Disclosure of information vulnerability in Safari

Posted on Sun, 11 Jan 2009
Last edited Thu, 12 Feb 2009
Note: This issue has been addressed by Apple Security Update 2009-001. All users of Leopard and of Safari on Windows should install this update immediately. An explanation of the issue is available here. The information that follows is of historical interest only.

I have discovered that Apple's Safari browser is vulnerable to an attack that allows a malicious web site to read files on a user's hard drive without user intervention. This can be used to gain access to sensitive information stored on the user's computer, such as emails, passwords, or cookies that could be used to gain access to the user's accounts on some web sites. The vulnerability has been acknowledged by Apple.

All users of Mac OS X 10.5 Leopard who have not performed the workaround steps listed below are affected, regardless of whether they use any RSS feeds. Users of previous versions of Mac OS X are not affected.

Users of Firefox, Camino, and Opera on Mac OS X are substantially better protected against exploitation by a malicious web page than users of Safari or OmniWeb. If users of these browsers are asked to open a link in Safari, they should not allow the request and close the page which triggered the request immediately. All users of Mac OS X may still be affected by clicking on a malicious link from their email client, instant messaging program, or another application, and should perform the workaround steps given below.

Users of Safari on Windows are also affected. Users who have Safari for Windows installed but do not use it for browsing are not affected.

The details of this vulnerability have not been made public to the best of my knowledge, but secrecy is no guarantee against a sufficiently motivated attacker.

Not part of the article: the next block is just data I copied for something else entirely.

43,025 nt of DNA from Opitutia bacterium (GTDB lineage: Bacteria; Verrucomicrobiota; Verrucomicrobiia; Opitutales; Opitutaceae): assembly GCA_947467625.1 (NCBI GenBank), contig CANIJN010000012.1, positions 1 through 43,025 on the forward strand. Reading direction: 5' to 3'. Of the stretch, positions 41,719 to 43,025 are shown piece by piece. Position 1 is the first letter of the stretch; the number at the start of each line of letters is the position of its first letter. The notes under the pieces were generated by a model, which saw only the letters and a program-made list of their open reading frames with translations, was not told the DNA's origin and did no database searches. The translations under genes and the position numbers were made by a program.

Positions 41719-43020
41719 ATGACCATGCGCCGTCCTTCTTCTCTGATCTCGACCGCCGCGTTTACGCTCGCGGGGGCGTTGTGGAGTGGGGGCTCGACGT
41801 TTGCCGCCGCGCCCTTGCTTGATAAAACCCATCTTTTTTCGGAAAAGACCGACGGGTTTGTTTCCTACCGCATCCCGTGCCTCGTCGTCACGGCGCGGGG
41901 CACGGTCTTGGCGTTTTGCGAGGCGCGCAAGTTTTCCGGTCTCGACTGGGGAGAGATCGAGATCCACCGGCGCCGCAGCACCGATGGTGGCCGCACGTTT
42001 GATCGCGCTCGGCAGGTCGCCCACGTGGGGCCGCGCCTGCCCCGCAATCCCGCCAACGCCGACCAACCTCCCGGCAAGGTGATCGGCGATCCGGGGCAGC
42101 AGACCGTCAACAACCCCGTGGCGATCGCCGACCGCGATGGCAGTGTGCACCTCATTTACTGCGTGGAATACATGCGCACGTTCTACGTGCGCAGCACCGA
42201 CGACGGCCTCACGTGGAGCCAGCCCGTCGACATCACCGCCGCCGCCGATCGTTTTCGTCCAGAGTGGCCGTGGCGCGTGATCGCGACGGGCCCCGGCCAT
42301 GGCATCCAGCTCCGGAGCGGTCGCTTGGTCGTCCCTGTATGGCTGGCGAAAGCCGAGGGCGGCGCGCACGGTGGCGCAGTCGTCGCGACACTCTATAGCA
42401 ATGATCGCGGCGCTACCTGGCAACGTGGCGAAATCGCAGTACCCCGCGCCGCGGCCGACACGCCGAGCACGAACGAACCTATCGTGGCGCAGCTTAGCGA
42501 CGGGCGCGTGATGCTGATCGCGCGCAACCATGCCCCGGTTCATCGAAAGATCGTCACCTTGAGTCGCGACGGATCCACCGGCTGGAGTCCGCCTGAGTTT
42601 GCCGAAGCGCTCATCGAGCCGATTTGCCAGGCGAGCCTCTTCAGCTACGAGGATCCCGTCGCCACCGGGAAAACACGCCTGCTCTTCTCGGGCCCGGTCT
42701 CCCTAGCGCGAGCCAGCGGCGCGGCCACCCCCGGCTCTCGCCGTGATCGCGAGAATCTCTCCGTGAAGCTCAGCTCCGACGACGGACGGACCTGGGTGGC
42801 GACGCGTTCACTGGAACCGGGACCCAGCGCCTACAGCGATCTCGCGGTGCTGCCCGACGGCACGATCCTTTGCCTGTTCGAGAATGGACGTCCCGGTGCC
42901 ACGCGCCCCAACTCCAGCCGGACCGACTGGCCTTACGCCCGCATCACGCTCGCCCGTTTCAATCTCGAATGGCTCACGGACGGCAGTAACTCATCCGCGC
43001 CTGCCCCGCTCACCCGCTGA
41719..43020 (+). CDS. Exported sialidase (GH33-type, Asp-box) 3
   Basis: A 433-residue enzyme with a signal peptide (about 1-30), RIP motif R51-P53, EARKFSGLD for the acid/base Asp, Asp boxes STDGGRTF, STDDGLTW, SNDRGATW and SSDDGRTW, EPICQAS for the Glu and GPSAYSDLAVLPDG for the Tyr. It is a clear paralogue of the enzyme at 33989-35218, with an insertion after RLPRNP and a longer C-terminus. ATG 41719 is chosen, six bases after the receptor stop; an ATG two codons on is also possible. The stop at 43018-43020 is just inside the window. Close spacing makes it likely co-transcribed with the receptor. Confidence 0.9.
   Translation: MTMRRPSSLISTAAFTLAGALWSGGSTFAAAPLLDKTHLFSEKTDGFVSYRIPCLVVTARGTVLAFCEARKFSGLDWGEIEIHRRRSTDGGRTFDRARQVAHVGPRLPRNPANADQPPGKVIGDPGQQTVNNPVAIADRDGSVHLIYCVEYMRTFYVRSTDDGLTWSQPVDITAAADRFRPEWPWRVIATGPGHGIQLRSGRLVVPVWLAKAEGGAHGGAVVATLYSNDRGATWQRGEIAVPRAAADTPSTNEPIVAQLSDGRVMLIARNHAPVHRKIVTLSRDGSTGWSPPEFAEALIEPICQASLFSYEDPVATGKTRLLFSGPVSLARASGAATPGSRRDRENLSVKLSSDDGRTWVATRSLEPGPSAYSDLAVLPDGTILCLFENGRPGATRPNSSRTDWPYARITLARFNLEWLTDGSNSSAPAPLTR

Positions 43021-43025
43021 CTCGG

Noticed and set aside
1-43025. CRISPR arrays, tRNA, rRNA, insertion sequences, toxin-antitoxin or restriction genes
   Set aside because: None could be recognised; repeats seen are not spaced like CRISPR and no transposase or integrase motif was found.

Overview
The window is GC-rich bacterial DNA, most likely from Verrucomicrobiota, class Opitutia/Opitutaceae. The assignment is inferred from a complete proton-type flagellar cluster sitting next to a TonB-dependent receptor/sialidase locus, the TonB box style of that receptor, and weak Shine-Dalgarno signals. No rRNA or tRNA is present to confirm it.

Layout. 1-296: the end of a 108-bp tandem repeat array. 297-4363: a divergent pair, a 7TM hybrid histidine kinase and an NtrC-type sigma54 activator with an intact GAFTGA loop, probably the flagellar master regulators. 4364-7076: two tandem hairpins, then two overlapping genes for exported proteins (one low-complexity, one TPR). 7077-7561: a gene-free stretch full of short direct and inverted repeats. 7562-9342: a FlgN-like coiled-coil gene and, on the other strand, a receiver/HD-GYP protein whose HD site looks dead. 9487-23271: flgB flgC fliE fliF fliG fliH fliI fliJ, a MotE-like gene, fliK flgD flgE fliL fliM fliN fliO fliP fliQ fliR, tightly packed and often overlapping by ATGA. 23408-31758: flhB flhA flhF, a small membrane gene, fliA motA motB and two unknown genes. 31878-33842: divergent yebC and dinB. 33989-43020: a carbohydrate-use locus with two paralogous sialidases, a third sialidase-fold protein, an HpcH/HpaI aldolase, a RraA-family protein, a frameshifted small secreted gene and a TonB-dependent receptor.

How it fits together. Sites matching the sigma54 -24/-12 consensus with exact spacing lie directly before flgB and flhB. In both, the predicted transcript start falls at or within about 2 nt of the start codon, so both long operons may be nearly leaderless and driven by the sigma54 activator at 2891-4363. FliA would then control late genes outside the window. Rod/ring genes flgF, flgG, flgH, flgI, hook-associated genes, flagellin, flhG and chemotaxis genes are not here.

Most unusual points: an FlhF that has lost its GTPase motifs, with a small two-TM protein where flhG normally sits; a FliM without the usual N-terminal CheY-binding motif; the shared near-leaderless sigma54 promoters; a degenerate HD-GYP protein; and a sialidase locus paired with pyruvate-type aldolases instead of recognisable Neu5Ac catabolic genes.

To work around this issue until a fix is released by Apple, users should perform the following steps:

  1. Download and install the RCDefaultApp preference pane, following the included instructions.
  2. Open System Preferences and choose the Default Applications option.
  3. Select the "URLs" tab in the window that appears.
  4. Choose the "feed" URL type from the column on the left, and choose a different application or the "<disabled>" option.
  5. Repeat the previous step for the "feeds" and "feedsearch" URL types.

The only workaround available for users of Safari on Windows is to use a different web browser.

Apple has not made information available on when a fix for this issue will be released. Users with questions or concerns should contact Apple as I have no additional information about this vulnerability which can be shared at this time.

For the curious, security issues in Mac OS X which I previously reported to Apple were fixed in Security Updates 2008-001, 2008-002, 2008-003, and 2008-004.

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